William Wallace McCredie

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McCredie circa 1913

William Wallace "W. W." McCredie (April 27, 1862 - May 10, 1935) was a U.S. Representative from Washington.

Early Years[edit]

Born in Montrose, Pennsylvania, McCredie moved to Iowa with his parents, who settled on a farm near Manchester in Delaware County. He attended the common schools, going on to graduate from Cornell College in 1885. He taught school at Parkersburg, Iowa from 1885 to 1889. He attended the law school of the University of Iowa in 1889 and 1890, then moved to Portland, Oregon in 1890 and completed the study of law.[where?] He was admitted to the bar the same year and commenced practice in Vancouver, Washington. During his early legal career, he served as prosecuting attorney of Clarke County, Washington from 1894 to 1896 and served as judge of the superior court at Vancouver, Washington from 1904 to 1909.

Baseball Affiliation[edit]

In 1904, McCredie became part owner of the minor league Portland Beavers baseball club and hired his nephew Walt McCredie as the team's player-manager. At the time, the Portland club was part of the Pacific Coast League which was considered a high level minor league that frequently sent players to major league teams.[1] McCredie was an active owner who helped with the organization and administration of the league in its early years. After the 1906 earthquake that devastated much of the league, McCredie used his own resources to maintain the operation of other clubs. McCredie also invested heavily in his own team and was the first owner to build grandstand seating for the team's fans.[2]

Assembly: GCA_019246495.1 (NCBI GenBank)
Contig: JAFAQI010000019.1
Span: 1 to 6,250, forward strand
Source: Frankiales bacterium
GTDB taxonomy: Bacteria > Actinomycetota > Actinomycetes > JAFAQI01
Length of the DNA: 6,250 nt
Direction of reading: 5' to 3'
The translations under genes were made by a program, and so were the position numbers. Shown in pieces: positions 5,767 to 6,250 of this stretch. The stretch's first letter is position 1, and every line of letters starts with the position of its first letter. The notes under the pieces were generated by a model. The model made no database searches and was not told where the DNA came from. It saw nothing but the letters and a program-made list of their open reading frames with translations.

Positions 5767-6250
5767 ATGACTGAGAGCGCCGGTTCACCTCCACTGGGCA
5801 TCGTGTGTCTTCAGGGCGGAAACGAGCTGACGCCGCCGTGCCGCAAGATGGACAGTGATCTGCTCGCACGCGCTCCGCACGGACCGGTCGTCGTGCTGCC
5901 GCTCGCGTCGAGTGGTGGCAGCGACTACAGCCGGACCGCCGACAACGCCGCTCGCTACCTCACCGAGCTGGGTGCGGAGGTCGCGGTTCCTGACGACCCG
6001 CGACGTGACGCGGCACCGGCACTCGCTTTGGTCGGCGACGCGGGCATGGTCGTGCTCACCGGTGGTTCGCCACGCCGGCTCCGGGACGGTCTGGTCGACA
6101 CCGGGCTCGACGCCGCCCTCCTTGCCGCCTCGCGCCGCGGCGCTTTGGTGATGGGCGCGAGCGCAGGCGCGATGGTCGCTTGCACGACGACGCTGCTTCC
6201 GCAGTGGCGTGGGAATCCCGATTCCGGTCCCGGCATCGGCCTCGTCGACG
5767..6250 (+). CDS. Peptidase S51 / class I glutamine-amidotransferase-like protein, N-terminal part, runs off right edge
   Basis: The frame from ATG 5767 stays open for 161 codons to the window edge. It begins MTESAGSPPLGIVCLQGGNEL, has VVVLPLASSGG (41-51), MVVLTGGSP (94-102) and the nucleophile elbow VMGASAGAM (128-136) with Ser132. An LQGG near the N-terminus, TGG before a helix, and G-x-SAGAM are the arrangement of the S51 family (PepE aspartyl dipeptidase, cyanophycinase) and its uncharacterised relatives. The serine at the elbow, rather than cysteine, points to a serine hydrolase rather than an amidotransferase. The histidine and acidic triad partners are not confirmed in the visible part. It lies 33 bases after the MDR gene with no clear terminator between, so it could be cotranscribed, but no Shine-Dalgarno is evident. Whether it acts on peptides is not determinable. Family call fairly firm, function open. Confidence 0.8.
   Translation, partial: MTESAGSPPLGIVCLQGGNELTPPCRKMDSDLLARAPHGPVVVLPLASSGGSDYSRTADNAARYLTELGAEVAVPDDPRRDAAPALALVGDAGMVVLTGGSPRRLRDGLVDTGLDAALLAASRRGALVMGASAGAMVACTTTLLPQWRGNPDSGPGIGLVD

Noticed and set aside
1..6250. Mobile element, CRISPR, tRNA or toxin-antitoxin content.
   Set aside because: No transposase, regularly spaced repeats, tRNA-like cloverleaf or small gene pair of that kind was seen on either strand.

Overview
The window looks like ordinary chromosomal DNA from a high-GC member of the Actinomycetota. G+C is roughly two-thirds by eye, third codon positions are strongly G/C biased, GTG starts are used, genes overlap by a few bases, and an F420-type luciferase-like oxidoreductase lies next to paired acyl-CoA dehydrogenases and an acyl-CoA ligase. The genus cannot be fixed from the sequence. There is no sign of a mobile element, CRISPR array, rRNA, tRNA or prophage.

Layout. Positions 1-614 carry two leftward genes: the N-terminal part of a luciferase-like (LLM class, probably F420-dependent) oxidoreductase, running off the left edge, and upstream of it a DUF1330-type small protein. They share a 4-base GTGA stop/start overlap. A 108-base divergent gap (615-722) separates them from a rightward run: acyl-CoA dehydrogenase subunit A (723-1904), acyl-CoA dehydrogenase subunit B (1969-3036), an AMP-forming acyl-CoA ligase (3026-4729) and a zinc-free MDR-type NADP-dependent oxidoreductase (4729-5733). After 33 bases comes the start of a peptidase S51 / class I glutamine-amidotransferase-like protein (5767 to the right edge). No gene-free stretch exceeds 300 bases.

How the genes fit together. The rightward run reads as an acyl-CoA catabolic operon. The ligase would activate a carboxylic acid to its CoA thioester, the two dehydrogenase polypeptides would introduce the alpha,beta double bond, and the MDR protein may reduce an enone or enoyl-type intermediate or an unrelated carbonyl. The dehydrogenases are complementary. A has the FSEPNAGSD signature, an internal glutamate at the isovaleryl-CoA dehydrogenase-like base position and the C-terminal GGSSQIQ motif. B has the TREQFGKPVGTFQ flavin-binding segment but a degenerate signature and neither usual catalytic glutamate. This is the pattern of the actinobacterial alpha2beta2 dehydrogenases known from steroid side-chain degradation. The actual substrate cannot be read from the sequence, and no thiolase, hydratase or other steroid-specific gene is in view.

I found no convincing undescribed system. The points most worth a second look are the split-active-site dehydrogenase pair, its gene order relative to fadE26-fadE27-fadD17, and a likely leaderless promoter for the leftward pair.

Member of Congress and Return to Baseball[edit]

McCredie was elected as a Republican to the Sixty-first Congress to fill the vacancy caused by the death of Francis W. Cushman and served from November 2, 1909, to March 3, 1911. He was an unsuccessful candidate for renomination in 1910 to the Sixty-second Congress. He resumed his interest in the Portland club of the Pacific Coast League, serving as president until 1921, when he retired. He continued the practice of law in Portland until his death in that city on May 10, 1935. He was interred in Lincoln Memorial Cemetery.

References[edit]

  1. ^ Snelling, Dennis (2012) “The Greatest Minor League: A History of the Pacific Coast League, 1903-1957.” Jefferson, North Carolina: McFarland Publishers, page 28.
  2. ^ Andresen, Paul and Carlson, Kip (2004) "The Portland Beavers". San Francisco: Arcadia Publishing, page 14.

Source[edit]

 This article incorporates public domain material from websites or documents of the Biographical Directory of the United States Congress.

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